When cocoa butter crystals in chocolate harden into a stable crystalline pattern, the chocolate is said to be in temper. All chocolate leaves the manufacturer in temper, but when stored incorrectly, it may go out of temper. When melted, it goes out of temper, too. A process called tempering restabilizes the crystals so that when the chocolate cools and rehardens, it is smooth and glossy and breaks with a satisfying snap. When untempered chocolate cools, it is dull and grainy and may even remain soft or sticky.
Tempering is done by heating and cooling the chocolate to particular temperatures. Different chocolates require different temperatures. Chocolate that is to be used in cakes, cookies, brownies and mousses does not need to be tempered. Candymakers, however, must temper chocolate for dipping or enrobing.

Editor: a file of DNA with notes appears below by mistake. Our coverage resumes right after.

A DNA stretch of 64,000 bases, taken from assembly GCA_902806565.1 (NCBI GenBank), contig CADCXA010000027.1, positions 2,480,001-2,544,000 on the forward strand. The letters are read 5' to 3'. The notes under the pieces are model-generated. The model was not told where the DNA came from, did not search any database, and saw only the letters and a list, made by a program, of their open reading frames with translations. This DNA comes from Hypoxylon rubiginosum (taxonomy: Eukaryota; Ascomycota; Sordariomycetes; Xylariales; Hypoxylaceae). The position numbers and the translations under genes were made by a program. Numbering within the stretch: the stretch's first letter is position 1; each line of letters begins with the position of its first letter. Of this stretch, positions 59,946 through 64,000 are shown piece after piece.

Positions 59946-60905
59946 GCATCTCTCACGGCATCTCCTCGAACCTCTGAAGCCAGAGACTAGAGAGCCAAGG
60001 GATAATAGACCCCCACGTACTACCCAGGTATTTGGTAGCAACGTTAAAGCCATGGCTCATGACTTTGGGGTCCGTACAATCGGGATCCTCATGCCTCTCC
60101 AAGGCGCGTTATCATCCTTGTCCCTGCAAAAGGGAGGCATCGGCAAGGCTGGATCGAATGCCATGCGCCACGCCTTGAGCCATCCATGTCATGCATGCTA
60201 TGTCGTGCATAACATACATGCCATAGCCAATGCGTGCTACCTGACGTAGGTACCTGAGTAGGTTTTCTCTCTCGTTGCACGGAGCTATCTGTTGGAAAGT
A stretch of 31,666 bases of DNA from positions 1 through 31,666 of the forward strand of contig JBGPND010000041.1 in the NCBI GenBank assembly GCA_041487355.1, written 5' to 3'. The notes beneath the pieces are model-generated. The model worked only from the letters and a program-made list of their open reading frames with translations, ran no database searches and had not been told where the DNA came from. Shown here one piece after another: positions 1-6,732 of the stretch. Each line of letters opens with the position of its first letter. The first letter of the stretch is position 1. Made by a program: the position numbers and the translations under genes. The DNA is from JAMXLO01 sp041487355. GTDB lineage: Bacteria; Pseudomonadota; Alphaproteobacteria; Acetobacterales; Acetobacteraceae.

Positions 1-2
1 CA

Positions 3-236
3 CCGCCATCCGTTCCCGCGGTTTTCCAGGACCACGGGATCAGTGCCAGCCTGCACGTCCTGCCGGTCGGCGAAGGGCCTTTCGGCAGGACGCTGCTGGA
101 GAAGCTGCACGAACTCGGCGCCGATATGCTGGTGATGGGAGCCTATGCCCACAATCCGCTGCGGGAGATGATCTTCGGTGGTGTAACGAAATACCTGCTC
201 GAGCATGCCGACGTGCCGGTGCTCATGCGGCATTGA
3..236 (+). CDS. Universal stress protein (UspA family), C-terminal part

To use chocolate for dipping without tempering it, melt the chocolate with 2 tsp. of vegetable shortening for every 8 oz. of chocolate. The shortening will keep the chocolate looking shiny and smooth after it cools.
Adapted from Williams-Sonoma Kitchen Companion: The A to Z Guide to Everyday Cooking, Equipment and Ingredients (Time-Life Books, 2000)